4. Uniform Commercial Code, Cornell Law School Legal Information Institute, https://www.law.cornell.edu/ucc/
  5. Federal Acquisition Regulation, Acquisition.gov, https://www
  6. Securities and Exchange Commission. (n.d.). Enforcement. Retrieved from https://www.sec.gov/enforcement
  7. Federal Trade Commission. (n.d.). About the FTC. Retrieved from https://www.ftc.gov/about-ftc
  8. U.S. Department of Labour
  9. United States Code. (n.d.). Retrieved from https://www.law.cornell.edu/uscode/text
  10. United States Department of Labour. (n.d.). Employment Law Guide. Retrieved from https://www.dol.gov/general/topics/business-law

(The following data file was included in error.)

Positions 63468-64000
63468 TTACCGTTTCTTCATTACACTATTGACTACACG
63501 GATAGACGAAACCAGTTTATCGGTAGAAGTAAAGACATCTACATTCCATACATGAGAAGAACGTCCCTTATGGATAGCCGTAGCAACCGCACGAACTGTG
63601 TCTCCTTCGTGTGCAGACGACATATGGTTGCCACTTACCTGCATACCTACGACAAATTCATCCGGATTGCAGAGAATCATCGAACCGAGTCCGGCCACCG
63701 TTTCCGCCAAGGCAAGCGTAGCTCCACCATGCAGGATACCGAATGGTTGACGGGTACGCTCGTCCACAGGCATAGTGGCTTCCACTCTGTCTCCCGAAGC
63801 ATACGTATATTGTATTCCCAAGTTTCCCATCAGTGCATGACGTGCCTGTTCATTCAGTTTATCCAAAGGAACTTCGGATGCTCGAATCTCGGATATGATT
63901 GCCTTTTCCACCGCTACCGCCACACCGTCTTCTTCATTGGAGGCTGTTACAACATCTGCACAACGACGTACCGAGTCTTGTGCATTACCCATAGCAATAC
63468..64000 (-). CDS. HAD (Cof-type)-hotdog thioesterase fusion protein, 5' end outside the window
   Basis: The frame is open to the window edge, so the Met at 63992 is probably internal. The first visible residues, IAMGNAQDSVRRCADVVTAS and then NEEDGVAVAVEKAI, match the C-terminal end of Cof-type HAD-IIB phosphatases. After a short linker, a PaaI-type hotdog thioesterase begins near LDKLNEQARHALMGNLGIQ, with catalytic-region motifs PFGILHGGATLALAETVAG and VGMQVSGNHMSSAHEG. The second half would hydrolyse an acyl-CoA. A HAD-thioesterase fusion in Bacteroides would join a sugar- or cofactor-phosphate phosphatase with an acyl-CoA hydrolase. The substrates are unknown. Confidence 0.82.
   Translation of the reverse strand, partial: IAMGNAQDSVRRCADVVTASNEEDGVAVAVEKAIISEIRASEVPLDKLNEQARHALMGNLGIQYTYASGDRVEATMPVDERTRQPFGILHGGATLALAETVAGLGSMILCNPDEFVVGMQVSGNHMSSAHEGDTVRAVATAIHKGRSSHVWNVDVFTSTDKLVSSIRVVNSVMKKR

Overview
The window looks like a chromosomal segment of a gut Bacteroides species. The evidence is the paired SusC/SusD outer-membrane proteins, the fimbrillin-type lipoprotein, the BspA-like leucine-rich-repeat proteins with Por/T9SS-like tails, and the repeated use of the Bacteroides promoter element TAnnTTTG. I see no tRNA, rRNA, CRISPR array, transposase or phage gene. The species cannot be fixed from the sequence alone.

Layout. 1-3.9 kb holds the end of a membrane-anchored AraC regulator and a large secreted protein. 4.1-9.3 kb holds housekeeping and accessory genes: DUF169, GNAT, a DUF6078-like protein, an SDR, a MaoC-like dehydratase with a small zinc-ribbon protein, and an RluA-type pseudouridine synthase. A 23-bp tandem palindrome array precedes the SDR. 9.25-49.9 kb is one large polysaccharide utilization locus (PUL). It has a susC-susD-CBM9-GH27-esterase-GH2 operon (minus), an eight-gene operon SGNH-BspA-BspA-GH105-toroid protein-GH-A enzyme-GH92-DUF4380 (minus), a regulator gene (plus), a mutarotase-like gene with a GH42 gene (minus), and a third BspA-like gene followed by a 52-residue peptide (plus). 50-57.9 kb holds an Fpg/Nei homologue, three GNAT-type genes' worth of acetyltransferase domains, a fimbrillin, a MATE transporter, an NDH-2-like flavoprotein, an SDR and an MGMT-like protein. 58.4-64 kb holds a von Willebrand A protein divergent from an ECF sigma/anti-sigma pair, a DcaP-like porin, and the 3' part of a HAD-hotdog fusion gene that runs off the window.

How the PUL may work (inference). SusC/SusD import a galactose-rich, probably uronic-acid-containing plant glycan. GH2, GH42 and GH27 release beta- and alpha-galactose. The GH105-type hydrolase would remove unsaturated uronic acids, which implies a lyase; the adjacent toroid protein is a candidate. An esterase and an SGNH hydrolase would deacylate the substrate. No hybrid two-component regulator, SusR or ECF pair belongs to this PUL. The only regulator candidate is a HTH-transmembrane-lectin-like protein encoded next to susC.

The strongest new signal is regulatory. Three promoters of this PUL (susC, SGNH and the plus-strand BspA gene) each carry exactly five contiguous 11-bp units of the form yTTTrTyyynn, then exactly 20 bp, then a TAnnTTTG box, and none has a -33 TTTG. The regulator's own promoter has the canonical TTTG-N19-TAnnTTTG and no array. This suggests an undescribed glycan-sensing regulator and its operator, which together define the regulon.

11. United States Securities and Exchange Commission. (n.d.). Laws That Govern the Securities Industry. Retrieved from https://www.sec.gov/about/laws.shtml
  12. United States Department of Justice. (n.d.). The Foreign Corrupt Practices Act. Retrieved from https://www.justice.gov/criminal-fraud/foreign-corrupt-practices-act
  13. “Business Law Basics.” SBA. Accessed March 29, 2023. https://www.sba.gov/business-guide/manage-your-business/business-law-basics.
  14. “Employment Law Guide.” Department of Labour. Accessed March 29, 2023. https://www.dol.gov/general/topic/labor-relations.
  15. “Tax Information for Businesses.” IRS. Accessed March 29, 2023. https://www.irs.gov/businesses.
  16. “Intellectual Property.” USPTO. Accessed March 29, 2023. https://www.uspto.gov/learning-and-resources/intellectual-property.
  17. “Contracts and Commercial Law.” Cornell Law School. Accessed March 29, 2023. https://www.law.cornell.edu/wex/contracts.
  18. “Antitrust Laws.” FTC. Accessed March 29, 2023. https://www.ftc.gov/tips-advice/competition-guidance/guide-antitrust-laws.